At this stage, a decade-and-a-half on from 'Heartbeats' it's time to start talking about Karin Dreijer in the same reverent tones as, say, Aphex Twin or Björk. There aren't many artists since the turn of the millennium who have managed to consistently turn out exciting, rewarding and challenging electronic music - other than perhaps, Flying Lotus - which has managed to find success on both a mainstream and critical level than Dreijer, through her work with brother Olof in The Knife and here as her solo persona, Fever Ray. Dreijer's been so important in such a short time, she's even had a generation of younger songwriters whose careers she's either had a hand in launching or at the very least acted as a key stylistic influence on that success (Robyn, Likkie Li, CHVRCHES, Kaitlyn Aurelia Smith).
So while it was sad to see The Knife apparently call it quits with 2013's dangerous Shaking the Habitual, it also meant something of a rebirth for the female Dreijer, as that record's more directly political and sexual themes took centre stage in an ambitious, chaotic, electronic-prog-rock opera. Last week, four years after The Knife's last outing, Dreijer literally plunged her second record under the Fever Ray guise on us, sharpening the focus of …Habitual's themes into the closest she has got to a pop record since their second record, 2003's Deep Cuts.
Immediately, that's a little bit unfair, Plunge is much more than a simple pop album. For all its more standard rhythms, beats and song-structures, there is a mind-blowing moment of detail waiting around the corner. Even lead single 'To The Moon and Back' for all its crystalline synths and catchy melody detailing what is a fairly classic love song finishes on an extremely direct and line in the sand baring line, pronouncing: "I want to run my fingers up your pussy!" While stylistically this is the most straightforward pop song on Fever Ray's follow-up to 2009's Fever Ray, it is also a perfect summary of it: I am a sexual (and political) being, and I desire satisfaction."
There are plenty of moments like this spread across Plunge, and while many other artists can and have lacked the skill to not make it sound embarrassing, there isn't so much of a hint of that here when Dreijer proudly, angrily proclaims "THIS COUNTRY MAKES IT HARD TO FUCK!" on 'This Country', a sultry, mechanical experience. Which country exactly is never specified, and doesn't seem entirely relevant, but the point remains that for all of many country's increasingly progressive views towards LGBTQ rights and mores (especially Dreijer's native Sweden) then still practice regressive tastes or practices, with Dreijer demanding us to "Destroy Nuclear! Destroy Boy!" while distinguishing "We’re not attracted to this country’s standards."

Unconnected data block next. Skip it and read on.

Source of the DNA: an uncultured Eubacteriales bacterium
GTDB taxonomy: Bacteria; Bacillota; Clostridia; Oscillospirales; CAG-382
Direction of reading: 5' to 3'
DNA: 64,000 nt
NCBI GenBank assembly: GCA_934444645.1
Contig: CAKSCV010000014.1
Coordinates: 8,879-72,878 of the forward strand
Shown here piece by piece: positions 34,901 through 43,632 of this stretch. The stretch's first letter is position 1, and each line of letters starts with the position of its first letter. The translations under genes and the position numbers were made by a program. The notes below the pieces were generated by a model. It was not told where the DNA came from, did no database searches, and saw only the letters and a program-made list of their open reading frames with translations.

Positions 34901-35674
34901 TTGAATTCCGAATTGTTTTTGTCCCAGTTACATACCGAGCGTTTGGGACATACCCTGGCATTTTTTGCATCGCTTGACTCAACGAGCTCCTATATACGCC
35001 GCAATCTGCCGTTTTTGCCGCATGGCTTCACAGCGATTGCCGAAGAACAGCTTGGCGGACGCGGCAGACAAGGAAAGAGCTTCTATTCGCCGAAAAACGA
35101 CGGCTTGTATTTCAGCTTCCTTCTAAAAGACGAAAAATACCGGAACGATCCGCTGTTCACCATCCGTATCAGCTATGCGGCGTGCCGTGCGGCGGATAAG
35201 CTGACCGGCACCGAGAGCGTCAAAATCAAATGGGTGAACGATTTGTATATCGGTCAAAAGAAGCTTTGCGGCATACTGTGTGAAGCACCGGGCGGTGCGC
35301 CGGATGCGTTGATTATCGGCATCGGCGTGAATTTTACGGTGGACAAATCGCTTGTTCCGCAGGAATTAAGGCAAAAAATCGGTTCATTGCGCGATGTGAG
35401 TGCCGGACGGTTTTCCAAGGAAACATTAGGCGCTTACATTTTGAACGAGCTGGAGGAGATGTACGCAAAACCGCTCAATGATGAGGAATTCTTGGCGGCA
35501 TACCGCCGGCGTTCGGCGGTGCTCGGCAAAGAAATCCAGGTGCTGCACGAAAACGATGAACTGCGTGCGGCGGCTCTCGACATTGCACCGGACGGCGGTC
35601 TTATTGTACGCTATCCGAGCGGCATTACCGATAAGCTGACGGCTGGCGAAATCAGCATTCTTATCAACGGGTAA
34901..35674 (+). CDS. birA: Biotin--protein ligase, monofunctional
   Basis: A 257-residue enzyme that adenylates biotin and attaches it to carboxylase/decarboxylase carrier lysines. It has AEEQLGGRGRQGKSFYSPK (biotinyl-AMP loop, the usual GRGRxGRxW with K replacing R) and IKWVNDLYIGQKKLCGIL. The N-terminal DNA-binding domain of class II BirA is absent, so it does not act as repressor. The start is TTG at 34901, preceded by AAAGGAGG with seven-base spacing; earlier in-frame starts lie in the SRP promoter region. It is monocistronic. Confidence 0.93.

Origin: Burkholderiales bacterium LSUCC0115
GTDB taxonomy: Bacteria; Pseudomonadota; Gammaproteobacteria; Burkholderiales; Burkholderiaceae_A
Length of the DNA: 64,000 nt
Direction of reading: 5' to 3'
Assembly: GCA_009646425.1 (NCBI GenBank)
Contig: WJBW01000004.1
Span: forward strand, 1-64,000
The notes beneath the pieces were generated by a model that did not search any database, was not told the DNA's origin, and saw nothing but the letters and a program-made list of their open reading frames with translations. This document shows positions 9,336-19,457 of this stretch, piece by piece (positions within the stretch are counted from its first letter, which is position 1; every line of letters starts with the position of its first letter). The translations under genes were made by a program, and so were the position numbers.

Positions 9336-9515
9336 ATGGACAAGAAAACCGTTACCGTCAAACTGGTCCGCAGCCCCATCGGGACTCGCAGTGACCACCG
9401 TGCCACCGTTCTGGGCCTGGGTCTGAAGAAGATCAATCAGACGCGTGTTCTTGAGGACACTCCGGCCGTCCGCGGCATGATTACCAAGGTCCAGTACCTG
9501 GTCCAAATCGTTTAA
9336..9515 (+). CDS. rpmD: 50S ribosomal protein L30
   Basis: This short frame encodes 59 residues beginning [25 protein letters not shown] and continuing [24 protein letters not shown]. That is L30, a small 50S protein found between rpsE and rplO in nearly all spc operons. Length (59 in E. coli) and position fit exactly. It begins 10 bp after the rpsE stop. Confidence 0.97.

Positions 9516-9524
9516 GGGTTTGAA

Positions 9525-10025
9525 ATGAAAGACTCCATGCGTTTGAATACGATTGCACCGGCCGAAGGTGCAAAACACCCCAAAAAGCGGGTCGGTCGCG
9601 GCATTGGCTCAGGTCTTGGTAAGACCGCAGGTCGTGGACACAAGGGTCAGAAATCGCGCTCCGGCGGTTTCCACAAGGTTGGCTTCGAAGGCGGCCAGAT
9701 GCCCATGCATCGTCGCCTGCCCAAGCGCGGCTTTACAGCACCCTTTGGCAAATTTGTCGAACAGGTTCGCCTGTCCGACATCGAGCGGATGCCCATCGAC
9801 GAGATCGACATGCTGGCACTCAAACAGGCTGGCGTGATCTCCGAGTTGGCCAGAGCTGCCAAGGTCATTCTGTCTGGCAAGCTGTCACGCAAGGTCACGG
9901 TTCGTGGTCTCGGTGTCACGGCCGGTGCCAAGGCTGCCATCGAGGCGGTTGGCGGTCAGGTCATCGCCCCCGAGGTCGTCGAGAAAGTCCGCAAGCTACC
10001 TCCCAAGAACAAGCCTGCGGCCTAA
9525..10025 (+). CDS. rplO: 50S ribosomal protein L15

Dreijer makes her list of demands clear right from the get-go with opener 'Wanna Sip', a pulsating, club-indebted piece, in which she laments that "I wanna love you but you’re not making it easy" before taking charge of the bedroom, turning round to shout " I know I've got to let you go/It goes for all of us / You're not curious/I don't think you should hang with us" Meanwhile, 'Musn't Hurry' shows an awareness of aging and anxieties over rushing in the face of increasing sexual hunger, whereas the 'Falling' shows the actual dangers of doing too much too fast, flashing her back to a childhood memory "Sometimes you know its love/Still we're pushing what's possible/A queer healing/Mom just had a feeling."
One of the album's highlights in one already overstuffed with them, 'IDK About You' which sprints through every confusing thought that comes with a new relationship or partner. Plunge isn't all bombast, however, there is a warmth underpins everything Dreijer does here which, if missing, would probably undercut the whole record. The gorgeous, heartbreaking 'Red Trails' is about as good of a break-up song as you're going to find, setting it in the snowy countryside and set against images of the moon and fire, it is a breathtaking piece of songwriting. Eventually, Dreijer settles down from her sexual explorations from earlier in the record, with the final one-two punch of 'An Itch' and 'Mama's Love' where she finds a love she can be content with... for now.
Plunge builds on Fever Ray's - to borrow a graphic novel phrase - 'universe building' self-titled debut to create her most direct and personal record to date. On top of this, Dreijer has cemented her place within alternative music's dynasty, and it's refreshing to hear an outwardly queer and fiercely political artist convey a clear message without having the music, performance or reception fall over the potential weight of those themes. For as much as Plunge quite clearly contains these themes, it can and will be enjoyed as a universally creditable piece of brilliantly constructed art, and that is Dreijer's real success here.